Troutnut.com Fly Fishing for Trout Home
User Password
or register.
Scientific name search:

Animal Kingdom Animalia (Animals)

Taxonomic Navigation -?-
Kingdom Animalia (Animals)
Phylum in AnimaliaNumber of SpecimensNumber of Pictures
AnnelidaWorms and Leeches39
ArthropodaArthropods11125309
ChordataVertebrates1648
Mollusca06
PlatyhelminthesFlatworms15
Common Name
MatchCommon Name
****Animals
Pictures Below

This is page 3 of underwater photos of Animalia. Visit the main Animalia page for:

  • The behavior and habitat of Animalia.
  • Studio pictures of 1156 Animalia specimens.
  • 9 streamside pictures of Animalia.

131 Underwater Pictures of Animals:

Underwater Photo Page:1234...14
Some large Ephemerella mayfly nymphs cling to a log.  In the background, hundreds of Simuliidae black fly larvae swing in large clusters in the current.  In this picture: Mayfly Species Ephemerella subvaria (Hendrickson), Mayfly Species Ephemerella invaria (Sulphur Dun), and True Fly Family Simuliidae (Black Flies). From the Namekagon River in Wisconsin.
Some large Ephemerella mayfly nymphs cling to a log. In the background, hundreds of Simuliidae black fly larvae swing in large clusters in the current.

In this picture: Mayfly Species Ephemerella subvaria (Hendrickson), Mayfly Species Ephemerella invaria (Sulphur Dun), and True Fly Family Simuliidae (Black Flies).
Date TakenMar 20, 2004
Date AddedJan 25, 2006
AuthorTroutnut
Three big Ephemerella subvaria mayfly nymphs share a rock with some cased caddis larvae.  In this picture: Saddle-case Maker Genus Glossosoma (Little Brown Short-horned Sedges) and Mayfly Species Ephemerella subvaria (Hendrickson). From the Namekagon River in Wisconsin.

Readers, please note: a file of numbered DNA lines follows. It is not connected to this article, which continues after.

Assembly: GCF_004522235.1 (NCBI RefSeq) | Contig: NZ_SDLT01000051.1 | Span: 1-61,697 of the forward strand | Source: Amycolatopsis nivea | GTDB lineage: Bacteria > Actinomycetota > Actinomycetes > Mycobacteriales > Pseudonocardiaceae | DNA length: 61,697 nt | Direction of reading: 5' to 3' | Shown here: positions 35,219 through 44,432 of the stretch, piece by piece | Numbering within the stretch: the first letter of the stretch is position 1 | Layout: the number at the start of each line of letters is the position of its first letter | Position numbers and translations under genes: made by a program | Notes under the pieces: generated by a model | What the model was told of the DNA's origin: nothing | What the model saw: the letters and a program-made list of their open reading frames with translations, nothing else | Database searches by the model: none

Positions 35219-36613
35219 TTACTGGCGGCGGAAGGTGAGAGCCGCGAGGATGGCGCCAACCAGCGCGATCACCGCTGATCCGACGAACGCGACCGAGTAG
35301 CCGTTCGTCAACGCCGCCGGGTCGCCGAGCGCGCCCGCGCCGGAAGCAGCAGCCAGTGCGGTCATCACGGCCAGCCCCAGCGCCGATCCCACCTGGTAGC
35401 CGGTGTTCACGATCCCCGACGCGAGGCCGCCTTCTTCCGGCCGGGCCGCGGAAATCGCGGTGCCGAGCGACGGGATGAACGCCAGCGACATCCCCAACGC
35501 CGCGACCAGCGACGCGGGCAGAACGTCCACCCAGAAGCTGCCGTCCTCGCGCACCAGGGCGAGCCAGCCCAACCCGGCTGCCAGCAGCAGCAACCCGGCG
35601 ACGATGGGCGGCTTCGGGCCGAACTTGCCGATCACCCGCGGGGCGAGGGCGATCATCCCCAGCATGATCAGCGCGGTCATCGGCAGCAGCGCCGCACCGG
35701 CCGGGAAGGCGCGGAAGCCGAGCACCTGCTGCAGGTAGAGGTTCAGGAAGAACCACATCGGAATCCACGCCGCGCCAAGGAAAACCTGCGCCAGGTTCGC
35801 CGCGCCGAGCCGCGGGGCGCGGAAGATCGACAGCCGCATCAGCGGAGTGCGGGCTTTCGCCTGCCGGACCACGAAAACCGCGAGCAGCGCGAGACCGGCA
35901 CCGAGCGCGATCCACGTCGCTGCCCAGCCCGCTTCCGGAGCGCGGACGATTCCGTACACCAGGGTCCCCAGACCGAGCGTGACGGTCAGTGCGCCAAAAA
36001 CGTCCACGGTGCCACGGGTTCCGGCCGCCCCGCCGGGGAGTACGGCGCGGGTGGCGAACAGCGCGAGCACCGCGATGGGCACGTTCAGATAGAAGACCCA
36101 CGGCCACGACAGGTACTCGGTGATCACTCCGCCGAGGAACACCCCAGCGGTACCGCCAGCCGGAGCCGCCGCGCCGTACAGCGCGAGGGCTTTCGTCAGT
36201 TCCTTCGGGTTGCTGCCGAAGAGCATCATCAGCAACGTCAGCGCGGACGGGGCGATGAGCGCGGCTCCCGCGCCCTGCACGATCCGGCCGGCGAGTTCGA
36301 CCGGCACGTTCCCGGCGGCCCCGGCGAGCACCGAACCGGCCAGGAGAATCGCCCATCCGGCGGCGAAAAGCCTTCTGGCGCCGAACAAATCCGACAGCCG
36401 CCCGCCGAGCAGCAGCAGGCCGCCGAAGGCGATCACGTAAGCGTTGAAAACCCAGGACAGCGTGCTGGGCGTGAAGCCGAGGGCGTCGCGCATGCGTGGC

Date TakenMar 20, 2004
Date AddedJan 25, 2006
AuthorTroutnut
Cased caddis larvae blanket this section of stream bottom.  In this picture: Insect Order Trichoptera (Caddisflies). From Eighteenmile Creek in Wisconsin.
Cased caddis larvae blanket this section of stream bottom.

In this picture: Insect Order Trichoptera (Caddisflies).
Date TakenApr 14, 2004
Date AddedJan 25, 2006
AuthorTroutnut
This Ephemerella subvaria (Hendrickson) nymph picture is one of my favorites.  In this picture: Mayfly Species Ephemerella subvaria (Hendrickson). From the Namekagon River in Wisconsin.
This Ephemerella subvaria (Hendrickson) nymph picture is one of my favorites.

In this picture: Mayfly Species Ephemerella subvaria (Hendrickson).
Date TakenMar 24, 2004
Date AddedJan 25, 2006
AuthorTroutnut
There's a stonefly nymph in the bottom right corner of this picture, but what's really interesting is those white blotches. They're pretty common in my Wisconsin home river river, stuck flat onto the rocks--lots of rocks have a speckled look as a result. They are microcaddis cases, made by larvae of the caddisfly family Hydroptilidae. These are made by larvae of the subfamily Leucotrichiinae, most likely the genus Leucotrichia. They spin little flat oval cases of silk tight and immobile against the rocks.  In this picture: Caddisfly Species Leucotrichia pictipes (Ring Horn Microcaddis). From the Namekagon River in Wisconsin.
There's a stonefly nymph in the bottom right corner of this picture, but what's really interesting is those white blotches. They're pretty common in my Wisconsin home river river, stuck flat onto the rocks--lots of rocks have a speckled look as a result. They are microcaddis cases, made by larvae of the caddisfly family Hydroptilidae. These are made by larvae of the subfamily Leucotrichiinae, most likely the genus Leucotrichia. They spin little flat oval cases of silk tight and immobile against the rocks.